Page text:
A Socio-pedagogic Theory of Classroom Practice to Support Language Teacher Develop ment in Asia

| September 24, 2010
A Socio-pedagogic Theory of Classroom Practice to Support Language Teacher Develop ment in Asia

Keywords: Class-centred teaching, communicative language teaching, effective language teaching, grounded theory development, local contexts, social constructivism, socio-pedagogic theory of classroom practice

Rose Senior
University of Western Australia

Bio Data
Rose Senior is a senior honorary research fellow at the University of Western Australia. She holds a prize-winning PhD on the topic of teacher perceptions of good language classes and is the author of The Experience of Language Teaching (Cambridge University Press 2006), winner of the Ben Warren International House Prize for the most significant book of the year in the field of language teacher education. Rose has spent most of her working life as a language teacher, moving relatively recently into academia and the field of language teacher education. She presents regularly at conferences and has recently been an invited speaker at the CULI National Seminar in Thailand, KOTESOL in Korea, CLESOL in New Zealand and RELC in Singapore. She has also run a series of seminars on class-centred teaching for Temple University Japan. Rose has a bi-monthly column in English Teaching Professional in which she writes on a range of aspects of classroom language teaching.

This paper describes a two-phase study conducted in Australia that led to the development of a teacher-generated theory of classroom practice. In the first phase grounded theory development procedures were used to collect, examine and categorize qualitative data gathered through extended teacher interviews (n = 28) until a conceptual framework supported by research insights from social psychology was identified. In the second phase the social-psychological development over time of eight classes of adult language learners was documented through weekly teacher interviews (n = 80), ongoing classroom observations (240 hours), and student interviews (n = 140). The data were later supplemented by three further studies in which extended interviews were conducted with an additional 65 teachers working in a wider range of contexts.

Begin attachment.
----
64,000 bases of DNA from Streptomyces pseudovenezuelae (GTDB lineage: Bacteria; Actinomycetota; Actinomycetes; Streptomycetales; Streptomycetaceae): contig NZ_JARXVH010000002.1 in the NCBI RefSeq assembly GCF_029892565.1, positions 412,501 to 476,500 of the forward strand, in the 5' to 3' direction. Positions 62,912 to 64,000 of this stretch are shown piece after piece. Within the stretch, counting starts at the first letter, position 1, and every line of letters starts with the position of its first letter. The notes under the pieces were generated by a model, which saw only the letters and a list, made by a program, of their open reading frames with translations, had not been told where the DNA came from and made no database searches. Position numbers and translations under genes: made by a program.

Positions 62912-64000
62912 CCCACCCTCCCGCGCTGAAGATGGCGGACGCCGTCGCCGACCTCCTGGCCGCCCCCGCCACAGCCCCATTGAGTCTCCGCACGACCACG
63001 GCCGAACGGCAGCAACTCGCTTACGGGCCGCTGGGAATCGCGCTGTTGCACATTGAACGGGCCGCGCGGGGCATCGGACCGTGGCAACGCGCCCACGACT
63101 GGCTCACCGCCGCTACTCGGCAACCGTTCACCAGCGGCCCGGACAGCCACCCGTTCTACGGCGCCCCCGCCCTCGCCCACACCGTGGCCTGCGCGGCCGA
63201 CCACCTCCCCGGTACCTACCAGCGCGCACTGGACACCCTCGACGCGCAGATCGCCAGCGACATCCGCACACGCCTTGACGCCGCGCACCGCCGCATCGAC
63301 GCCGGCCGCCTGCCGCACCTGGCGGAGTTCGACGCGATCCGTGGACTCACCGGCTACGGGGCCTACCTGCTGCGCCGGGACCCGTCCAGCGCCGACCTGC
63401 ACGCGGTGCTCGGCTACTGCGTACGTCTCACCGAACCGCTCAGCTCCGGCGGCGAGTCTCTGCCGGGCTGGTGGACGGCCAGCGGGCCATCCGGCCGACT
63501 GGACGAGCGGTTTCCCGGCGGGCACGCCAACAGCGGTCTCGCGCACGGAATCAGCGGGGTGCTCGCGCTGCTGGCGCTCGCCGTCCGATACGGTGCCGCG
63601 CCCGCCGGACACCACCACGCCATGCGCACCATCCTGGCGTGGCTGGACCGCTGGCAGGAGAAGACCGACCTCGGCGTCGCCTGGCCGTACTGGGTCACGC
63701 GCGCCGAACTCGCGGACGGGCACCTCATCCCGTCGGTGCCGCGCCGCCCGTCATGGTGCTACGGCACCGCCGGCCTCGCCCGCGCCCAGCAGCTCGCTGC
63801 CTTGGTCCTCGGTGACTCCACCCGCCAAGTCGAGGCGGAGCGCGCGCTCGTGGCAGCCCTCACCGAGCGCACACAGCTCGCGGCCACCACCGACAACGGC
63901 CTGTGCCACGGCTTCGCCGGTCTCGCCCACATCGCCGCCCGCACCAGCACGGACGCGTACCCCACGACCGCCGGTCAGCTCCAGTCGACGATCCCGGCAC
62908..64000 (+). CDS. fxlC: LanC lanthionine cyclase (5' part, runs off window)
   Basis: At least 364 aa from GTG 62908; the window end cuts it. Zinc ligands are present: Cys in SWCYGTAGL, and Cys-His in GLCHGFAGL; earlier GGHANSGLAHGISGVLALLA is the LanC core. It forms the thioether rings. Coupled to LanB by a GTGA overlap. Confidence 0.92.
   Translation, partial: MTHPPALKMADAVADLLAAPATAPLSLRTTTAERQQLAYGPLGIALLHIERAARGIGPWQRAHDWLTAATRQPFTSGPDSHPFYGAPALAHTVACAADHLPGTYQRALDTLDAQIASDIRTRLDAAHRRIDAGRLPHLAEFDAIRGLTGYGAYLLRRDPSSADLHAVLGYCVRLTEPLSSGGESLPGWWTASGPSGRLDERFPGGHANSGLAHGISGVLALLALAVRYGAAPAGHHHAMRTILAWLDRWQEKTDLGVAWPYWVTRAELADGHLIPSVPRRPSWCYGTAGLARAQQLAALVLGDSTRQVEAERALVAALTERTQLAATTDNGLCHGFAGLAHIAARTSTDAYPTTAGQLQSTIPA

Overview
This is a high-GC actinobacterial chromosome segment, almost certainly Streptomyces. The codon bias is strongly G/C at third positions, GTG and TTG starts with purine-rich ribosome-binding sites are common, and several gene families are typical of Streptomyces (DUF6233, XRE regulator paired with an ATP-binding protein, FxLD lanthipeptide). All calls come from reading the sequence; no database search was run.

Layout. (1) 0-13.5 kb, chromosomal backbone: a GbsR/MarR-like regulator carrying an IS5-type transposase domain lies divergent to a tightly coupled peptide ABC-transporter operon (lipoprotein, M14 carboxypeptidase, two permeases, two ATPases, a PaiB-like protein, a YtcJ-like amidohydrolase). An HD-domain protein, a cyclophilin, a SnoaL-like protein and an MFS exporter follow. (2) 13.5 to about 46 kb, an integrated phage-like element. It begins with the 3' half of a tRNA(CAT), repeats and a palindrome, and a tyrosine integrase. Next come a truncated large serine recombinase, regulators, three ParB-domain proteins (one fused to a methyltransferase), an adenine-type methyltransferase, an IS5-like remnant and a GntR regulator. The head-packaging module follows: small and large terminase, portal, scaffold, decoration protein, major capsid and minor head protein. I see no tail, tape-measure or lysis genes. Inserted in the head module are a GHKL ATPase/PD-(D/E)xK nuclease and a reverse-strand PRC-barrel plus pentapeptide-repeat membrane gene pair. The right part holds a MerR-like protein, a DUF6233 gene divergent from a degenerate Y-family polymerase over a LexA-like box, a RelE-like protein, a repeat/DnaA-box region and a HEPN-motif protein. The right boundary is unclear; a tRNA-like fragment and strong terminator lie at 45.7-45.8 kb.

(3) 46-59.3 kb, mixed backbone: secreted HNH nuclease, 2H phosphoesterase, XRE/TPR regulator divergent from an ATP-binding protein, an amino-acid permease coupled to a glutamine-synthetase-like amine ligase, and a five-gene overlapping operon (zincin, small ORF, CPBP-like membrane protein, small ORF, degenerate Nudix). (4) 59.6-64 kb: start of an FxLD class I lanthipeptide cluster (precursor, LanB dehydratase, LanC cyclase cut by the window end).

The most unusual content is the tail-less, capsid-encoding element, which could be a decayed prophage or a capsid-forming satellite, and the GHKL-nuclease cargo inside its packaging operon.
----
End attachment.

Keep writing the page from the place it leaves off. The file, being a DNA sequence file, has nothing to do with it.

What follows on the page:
The socio-pedagogic theory that emerged from the research proposes that effective classroom teaching involves not only teaching content in a proficient manner but also developing a relationship with the class in such a way that teaching and learning become a collective, collaborative endeavour in which the overall atmosphere of the class lifts the performance of individuals. This concept is encapsulated in the term class-centred teaching .

The paper concludes by suggesting that the notion of class-centred teaching may be a useful means of encouraging locally-trained language teachers in the Asian region to reflect upon their current teaching and class management practices and to modify them in ways that are congruent with their personal belief systems and appropriate for their local educational contexts.


See pages: 164-180

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Category: Main Editions, Volume 12 Issue 3